Writing Memoirs: Biography Fiction


Writing Memoirs: Biography Fiction

 Natalie Bright

Award winning author Jan Sikes spoke to the Texas High Plains Writers group in November about her biographical fiction series detailing life with her extremely talented husband, country singer Rick Sikes. The events are true; but to be able to share these immensely personal details, she tells the stories in third person and replaced real names with fictional names. To be able to tell the story, she fictionalized dialogue into scenes that she didn’t witness first-hand.  She noted that the series is semiautobiographical told in a fiction format, 90% true and 10% fiction.

This method poses a unique way to write your family stories, and because Jan wanted total control of the material she self-published.

Self-Publishing Key Points

Jan stressed the importance of having a “good quality piece of writing before you release it.” That means hiring a professional editor. True, there are more opportunities for writers than ever before, but self-publishing has a bad rep because of the less than quality material that has flooded the eBook market place. Constructive feedback is very important.

Have a publishing imprint and purchase an ISBN number. The $5 package from CreateSpace is limited as to where your book can go. It will only be available on Amazon.

Promotion

Jan reminded us that whether you’ve gone with traditional or self-published, writes must promote themselves. Traditional publishers have very limited marketing funds, and understandable those dollars are targeted for a small group of top selling authors. Mid-list authors, whether traditional or indie publishes, have to do their own promotion. For her particular series, Jan has seen the most success through one-on-one interaction with readers. She participates in community events and book festivals throughout the year.

For indie authors, there are numerous organizations that support and assist with promotion. Jan recommended the Texas Association of Authors, Independent Authors Network, and the Historical Novel Association.

Thinking About Theme for your Story

The success of this series and her unique writing style is in part because of a no secrets left unturned approach. Remember that old saying, “write like your momma’s passed on and will never read your story”? This is real life at its darkest. The main characters take a downward spiral into drugs, motorcycle gangs, Texas honky-tonks, and federal prison. Despite the events in life and insurmountable odds, what emerges from the chaos is a love story with music being the salvation. Rick built the first sound studio inside the walls of Leavenworth and was able to smuggle his songs out to his family and fans.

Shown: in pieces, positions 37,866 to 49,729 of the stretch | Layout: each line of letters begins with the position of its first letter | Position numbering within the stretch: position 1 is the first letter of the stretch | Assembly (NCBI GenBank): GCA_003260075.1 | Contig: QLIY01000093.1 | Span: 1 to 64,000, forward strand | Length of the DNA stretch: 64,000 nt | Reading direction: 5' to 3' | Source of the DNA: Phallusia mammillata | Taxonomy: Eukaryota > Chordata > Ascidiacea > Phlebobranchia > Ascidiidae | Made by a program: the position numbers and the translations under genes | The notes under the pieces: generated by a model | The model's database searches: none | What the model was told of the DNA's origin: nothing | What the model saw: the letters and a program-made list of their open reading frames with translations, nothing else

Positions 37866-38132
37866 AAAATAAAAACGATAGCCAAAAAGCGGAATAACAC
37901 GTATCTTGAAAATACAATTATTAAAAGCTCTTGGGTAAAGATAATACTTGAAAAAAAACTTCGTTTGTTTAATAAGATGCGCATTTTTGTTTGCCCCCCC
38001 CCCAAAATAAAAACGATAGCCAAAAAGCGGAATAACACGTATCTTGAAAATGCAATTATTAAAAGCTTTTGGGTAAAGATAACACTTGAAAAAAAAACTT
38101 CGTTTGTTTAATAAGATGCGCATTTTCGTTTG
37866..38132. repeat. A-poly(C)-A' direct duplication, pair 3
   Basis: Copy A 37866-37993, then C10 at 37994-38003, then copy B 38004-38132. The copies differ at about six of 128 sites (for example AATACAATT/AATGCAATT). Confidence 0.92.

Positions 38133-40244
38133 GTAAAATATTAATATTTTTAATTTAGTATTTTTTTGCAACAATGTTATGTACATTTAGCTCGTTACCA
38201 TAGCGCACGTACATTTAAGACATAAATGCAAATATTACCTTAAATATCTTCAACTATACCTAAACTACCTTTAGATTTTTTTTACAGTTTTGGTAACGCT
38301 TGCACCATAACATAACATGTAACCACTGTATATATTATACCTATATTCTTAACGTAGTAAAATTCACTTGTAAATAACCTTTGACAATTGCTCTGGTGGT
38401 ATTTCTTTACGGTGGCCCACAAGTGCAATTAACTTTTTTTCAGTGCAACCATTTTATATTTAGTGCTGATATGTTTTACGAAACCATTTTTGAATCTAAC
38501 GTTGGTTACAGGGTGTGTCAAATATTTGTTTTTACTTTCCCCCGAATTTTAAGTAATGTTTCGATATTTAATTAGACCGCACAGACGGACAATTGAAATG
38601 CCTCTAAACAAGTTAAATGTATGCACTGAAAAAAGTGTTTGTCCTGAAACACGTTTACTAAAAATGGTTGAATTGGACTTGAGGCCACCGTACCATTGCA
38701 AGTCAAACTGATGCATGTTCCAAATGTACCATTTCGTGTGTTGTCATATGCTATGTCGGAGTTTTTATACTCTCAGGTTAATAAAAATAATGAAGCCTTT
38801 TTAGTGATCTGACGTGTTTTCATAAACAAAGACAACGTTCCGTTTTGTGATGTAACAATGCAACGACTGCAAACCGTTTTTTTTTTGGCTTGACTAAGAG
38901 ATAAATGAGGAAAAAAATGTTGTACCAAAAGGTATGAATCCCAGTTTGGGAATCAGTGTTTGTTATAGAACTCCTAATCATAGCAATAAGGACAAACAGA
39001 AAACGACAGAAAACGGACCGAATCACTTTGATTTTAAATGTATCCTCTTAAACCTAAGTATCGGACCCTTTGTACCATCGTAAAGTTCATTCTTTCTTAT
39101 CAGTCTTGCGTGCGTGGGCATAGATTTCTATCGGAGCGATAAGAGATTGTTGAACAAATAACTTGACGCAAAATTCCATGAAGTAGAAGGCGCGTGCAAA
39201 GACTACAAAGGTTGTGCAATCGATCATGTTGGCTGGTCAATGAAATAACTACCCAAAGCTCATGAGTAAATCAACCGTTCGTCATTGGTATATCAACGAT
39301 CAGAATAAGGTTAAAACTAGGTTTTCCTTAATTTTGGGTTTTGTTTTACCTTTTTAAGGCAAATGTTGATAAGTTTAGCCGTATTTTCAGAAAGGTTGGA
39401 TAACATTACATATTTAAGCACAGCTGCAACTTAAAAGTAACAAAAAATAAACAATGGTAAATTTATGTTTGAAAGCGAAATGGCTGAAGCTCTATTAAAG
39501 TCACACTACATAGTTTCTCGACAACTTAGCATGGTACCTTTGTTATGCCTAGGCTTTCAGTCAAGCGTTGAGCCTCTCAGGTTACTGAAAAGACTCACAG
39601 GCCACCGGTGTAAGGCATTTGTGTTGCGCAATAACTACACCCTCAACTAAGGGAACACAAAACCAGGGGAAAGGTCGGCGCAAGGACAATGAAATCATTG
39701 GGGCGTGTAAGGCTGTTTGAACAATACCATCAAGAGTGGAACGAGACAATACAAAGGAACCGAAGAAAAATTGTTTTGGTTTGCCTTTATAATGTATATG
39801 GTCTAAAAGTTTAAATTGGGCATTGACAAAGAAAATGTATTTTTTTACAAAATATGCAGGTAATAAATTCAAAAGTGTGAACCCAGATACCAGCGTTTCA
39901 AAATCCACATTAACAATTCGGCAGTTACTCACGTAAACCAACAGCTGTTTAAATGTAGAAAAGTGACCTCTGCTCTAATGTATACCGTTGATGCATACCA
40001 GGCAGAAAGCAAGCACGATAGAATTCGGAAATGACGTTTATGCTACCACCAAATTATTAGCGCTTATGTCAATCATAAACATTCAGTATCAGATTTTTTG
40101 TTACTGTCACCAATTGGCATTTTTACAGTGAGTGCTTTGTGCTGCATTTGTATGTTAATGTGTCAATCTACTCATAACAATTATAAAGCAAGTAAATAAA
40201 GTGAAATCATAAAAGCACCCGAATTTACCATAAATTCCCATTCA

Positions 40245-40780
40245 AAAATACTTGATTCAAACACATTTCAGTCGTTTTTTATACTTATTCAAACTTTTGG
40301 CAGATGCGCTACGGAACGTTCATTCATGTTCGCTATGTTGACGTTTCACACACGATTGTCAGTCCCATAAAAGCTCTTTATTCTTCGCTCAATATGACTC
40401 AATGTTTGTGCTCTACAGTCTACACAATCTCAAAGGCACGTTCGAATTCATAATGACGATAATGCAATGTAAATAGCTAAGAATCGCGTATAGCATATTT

While each book can stand alone as a fascinating read, I started with the second book in the series, The Convict and The Rose, which won a first place award for biography fiction from the Texas Association of Authors. Music CD’s are also available.

  nataliebright.com 

WRITING CONTESTS BENEFITS


Writing Contests Benefits

By Rory C. Keel

It cost money; why should I enter? What benefit will a contest be for my writing and me? I’m not good enough so I’ll never win.

Those who are looking at entering writing contests frequently express these statements and questions. I know, I’ve asked most of them myself.

Having entered my share of writing contests, let me offer some positive benefits from my personal experience.

  1. Training for working with deadlines – Writing contests give a writer the opportunity to work under a deadline. Most contests will have strict dates for submitting an entry. This is good conditioning for working with agents, editors, and publishers who will place deadlines on your writing.
  2. Provides automatic platform – A platform is your audience, those who will read your writing. While your mother and “BFF” will gladly volunteer readership, contest judges can provide you with an unbiased and anonymous audience for your writing. And who knows, the judge may be an agent, editor or publisher.
  3. Gain feedback – One of the most valuable benefits of a writing contest is the critique. To have the judge’s comments noting any mistakes, suggestions for improvement and yes, even praise can help improve your writing.
  4. Build your portfolio – Writing contests are a perfect why to build your portfolio. When seeking an agent or publisher, a few writing clips, accomplishments and certificates may be the edge you need to sell the deal.
  5. Increase your confidence – Entering a contest gives a writer the opportunity to gain confidence in their writing. Have you ever written something only to tear it up or hide it in a drawer? Have you ever said, “I could never write good enough to be published!” A writing contest provides an inexpensive way to test the waters of being an author.
  6. Avoid scam contests – As with most everything, there are people who take advantage of others. Before entering a contest, research the person or organization holding the contest and make sure they are legitimate. There are a few contests that are no more than book selling scams. When your entry wins, it is accepted for publication in an anthology, with all of the other first place winners, then you must pay an outrageous price to obtain a copy. Winningwriters.com lists a few of these writing contests to avoid.To help find your next contest check out www.placesforwriters.com or www.fundsforwriters.com

7 Ways to Avoid Lawsuits in Writing


7 Ways to Avoid Lawsuits in Writing

By Rory C. Keel